A Weaver's Web
by Chris Pearce
Genre: Historical Fiction
Publication Date: December 6th, 2013
Handloom weaver Henry Wakefield, his wife Sarah and their five children live in abject poverty in the Manchester area of the UK in the early 19th century at the time of the Industrial Revolution. Henry hates the new factories and won’t let his family work in them. He clashes with Sarah, a factory agent, a local priest and reformers, and son Albert runs away. The family are evicted and move to Manchester but are even worse off, living in a cellar in a terrace and have another little mouth to feed.
Henry’s love of money overrides his hatred of factories and he starts one of his own, but it is beset with problems. The Wakefields eventually become quite wealthy, but Henry holds the purse strings and this has a devastating effect on the family. Albert is caught stealing and is transported to New South Wales. Her baby’s death, Albert’s unknown fate and society parties become too much for Sarah, who hears voices and is taken to the lunatic asylum. Son Benjamin faces eviction from the family home for having a baby with an orphan girl too soon after their marriage.
Family members, including Sarah who has got out of the asylum and Albert who has returned to England unbeknown to Henry, have had enough and seek revenge.
Excerpt from A Weaver's Web
A young woman he couldn’t help notice hobbled along the footpath just ahead of him. She reminded him of the cripples in the factories he worked in as a child. Benjamin still feared his father might one day make him work on the factory floor. If it happened, he was sure he would run away for good.
There was something familiar about this girl. He wanted to speak to her, but was worried she might think he was going to rob or assault her. Just then she must have sensed his eyes were on her, for she spun around and faced him.
‘What are you looking at, Mister?’ she said.
He recognised the voice, then the face. How could he ever forget the little factory girl who was caned by the masters, crippled by the system, and fell into the machinery and was almost killed, yet came up smiling and joking. It had to be Charlotte, the orphan who always called him mister. It didn’t matter to him she called all males older than herself mister. He hated master, and boy was even worse. To be called mister made him feel like he was grown up and important, someone who commanded respect.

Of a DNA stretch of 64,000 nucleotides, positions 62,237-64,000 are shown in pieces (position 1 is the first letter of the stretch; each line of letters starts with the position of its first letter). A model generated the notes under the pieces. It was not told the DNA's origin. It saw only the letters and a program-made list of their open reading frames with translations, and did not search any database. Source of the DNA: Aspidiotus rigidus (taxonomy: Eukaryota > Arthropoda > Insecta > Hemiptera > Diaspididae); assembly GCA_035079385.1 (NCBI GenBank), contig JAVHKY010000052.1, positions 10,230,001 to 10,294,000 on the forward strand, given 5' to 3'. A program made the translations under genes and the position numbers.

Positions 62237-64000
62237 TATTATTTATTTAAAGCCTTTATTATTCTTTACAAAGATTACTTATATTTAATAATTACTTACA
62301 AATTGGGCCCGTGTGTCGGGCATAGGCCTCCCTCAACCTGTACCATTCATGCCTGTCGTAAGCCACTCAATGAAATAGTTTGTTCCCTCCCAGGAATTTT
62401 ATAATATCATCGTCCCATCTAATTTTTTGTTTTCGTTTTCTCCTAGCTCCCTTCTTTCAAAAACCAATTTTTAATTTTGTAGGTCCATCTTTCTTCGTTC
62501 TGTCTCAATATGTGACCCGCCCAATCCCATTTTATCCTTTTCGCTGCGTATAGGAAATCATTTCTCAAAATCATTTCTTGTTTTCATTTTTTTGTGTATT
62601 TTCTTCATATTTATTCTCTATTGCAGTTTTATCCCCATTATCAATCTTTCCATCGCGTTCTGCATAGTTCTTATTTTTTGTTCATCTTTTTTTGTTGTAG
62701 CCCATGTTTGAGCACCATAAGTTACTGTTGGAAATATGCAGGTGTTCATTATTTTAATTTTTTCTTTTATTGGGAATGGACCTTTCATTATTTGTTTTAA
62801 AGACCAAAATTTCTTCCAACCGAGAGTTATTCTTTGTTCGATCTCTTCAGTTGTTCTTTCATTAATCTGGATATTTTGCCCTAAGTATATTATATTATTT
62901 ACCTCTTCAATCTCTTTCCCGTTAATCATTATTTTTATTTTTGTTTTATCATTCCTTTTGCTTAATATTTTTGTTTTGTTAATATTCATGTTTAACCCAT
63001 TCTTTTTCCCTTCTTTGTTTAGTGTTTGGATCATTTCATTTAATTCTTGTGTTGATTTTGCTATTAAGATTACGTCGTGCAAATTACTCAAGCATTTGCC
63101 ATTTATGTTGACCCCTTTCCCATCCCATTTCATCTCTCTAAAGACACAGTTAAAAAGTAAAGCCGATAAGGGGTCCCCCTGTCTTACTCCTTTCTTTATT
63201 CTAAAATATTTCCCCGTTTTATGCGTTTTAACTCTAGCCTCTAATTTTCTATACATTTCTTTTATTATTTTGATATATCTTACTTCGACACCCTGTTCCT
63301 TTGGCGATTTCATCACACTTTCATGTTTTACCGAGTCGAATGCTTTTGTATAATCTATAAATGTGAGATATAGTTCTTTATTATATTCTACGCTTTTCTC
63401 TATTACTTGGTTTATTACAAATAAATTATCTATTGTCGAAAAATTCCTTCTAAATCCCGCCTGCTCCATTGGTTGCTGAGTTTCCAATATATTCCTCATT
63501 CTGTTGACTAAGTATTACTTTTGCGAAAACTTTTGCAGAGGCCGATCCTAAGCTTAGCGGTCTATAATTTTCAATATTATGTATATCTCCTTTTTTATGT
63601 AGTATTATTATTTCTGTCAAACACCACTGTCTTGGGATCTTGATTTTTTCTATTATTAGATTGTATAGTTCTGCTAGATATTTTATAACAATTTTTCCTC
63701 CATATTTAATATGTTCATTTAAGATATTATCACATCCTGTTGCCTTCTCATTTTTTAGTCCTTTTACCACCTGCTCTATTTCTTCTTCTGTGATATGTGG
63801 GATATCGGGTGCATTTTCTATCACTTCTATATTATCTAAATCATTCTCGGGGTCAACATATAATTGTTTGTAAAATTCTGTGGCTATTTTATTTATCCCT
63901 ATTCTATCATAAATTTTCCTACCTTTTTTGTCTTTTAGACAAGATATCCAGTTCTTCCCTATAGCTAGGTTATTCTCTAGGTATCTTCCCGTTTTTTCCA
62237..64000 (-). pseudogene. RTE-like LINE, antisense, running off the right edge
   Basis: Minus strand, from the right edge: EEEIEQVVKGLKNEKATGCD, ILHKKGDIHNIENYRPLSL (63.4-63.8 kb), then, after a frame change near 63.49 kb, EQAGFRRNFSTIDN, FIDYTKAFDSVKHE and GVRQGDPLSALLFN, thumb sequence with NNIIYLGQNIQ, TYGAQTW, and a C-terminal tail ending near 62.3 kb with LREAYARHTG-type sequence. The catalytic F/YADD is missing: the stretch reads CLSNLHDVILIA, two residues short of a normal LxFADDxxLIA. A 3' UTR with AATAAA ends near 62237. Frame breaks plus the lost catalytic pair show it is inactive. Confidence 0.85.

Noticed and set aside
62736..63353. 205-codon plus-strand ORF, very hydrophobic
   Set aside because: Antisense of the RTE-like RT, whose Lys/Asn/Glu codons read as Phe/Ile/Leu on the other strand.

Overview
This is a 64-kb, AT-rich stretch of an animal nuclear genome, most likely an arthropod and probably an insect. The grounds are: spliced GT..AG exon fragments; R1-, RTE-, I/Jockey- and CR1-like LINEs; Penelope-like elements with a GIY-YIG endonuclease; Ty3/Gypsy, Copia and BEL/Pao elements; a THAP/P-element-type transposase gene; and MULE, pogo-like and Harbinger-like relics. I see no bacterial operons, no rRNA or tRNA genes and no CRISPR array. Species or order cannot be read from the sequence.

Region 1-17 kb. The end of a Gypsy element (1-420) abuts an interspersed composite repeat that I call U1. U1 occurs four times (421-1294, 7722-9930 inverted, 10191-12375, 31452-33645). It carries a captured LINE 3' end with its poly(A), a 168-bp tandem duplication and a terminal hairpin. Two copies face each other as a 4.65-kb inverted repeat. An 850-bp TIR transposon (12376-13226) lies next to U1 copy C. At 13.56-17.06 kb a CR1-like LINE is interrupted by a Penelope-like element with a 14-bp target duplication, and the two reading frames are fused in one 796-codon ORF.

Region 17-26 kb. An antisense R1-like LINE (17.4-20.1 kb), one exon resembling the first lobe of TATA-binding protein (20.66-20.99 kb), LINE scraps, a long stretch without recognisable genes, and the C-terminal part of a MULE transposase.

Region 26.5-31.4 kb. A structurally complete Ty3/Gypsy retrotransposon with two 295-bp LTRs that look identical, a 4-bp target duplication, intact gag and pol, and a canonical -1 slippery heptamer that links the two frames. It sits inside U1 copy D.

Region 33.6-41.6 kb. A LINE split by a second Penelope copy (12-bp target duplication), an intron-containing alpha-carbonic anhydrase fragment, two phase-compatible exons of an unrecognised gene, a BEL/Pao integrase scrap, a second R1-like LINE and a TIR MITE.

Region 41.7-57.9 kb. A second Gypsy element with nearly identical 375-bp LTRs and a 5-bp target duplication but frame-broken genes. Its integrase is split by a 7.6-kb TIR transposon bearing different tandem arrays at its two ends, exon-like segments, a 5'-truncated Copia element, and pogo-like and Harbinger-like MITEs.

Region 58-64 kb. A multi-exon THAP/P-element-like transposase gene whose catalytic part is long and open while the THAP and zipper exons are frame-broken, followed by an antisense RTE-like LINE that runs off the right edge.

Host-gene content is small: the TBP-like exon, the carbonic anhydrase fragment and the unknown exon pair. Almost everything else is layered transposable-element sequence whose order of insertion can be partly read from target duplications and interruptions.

‘Charlotte,’ he said.
‘How do you know who I am?’
‘We worked in the same factory. Remember?’
She looked at him closely and took a step back. ‘No.’
He could see fear in her eyes. He had forgotten he was dressed in a good suit and hat and she wouldn’t recognise him in such clothes. She was in her rags, and that was how he too had dressed when she knew him. Benjamin realised she might think he was one of her old masters who had been cruel to her in the past and had caught up with her.
‘It’s me – Benjamin,’ he said. ‘I was the one who talked to you and the other orphans at meal times. Don’t you recall?’
She stared at him again. Slowly her eyes brightened. ‘Yeah, I do.’ But she became defensive again. ‘Why are you dressed like that, and what do you want?’
‘Nothing. I ...’
‘Then go away.’ She limped off.
He stood and watched her and was about to call out, when he asked himself why he would want to have anything to do with an orphan in rags who was crippled and probably slept in the street. She was grubby and small and slow. But he was intrigued. He set off after her and quickly caught up.
‘My brother Albert worked as an orphan,’ he said, walking just behind her, ‘in the same factory as us. I told you about him. Remember?’
She ignored him.
‘He was kidnapped off the street and taken in a cart to the factory. He was kept there, locked up, and he worked nights.’
‘It must’ve been terrible.’
‘No worse than what I went through.’
‘That’s true,’ Benjamin said, realising she too couldn’t leave the factory. He kept following her. ‘Where do you work now?’
‘None of your business.’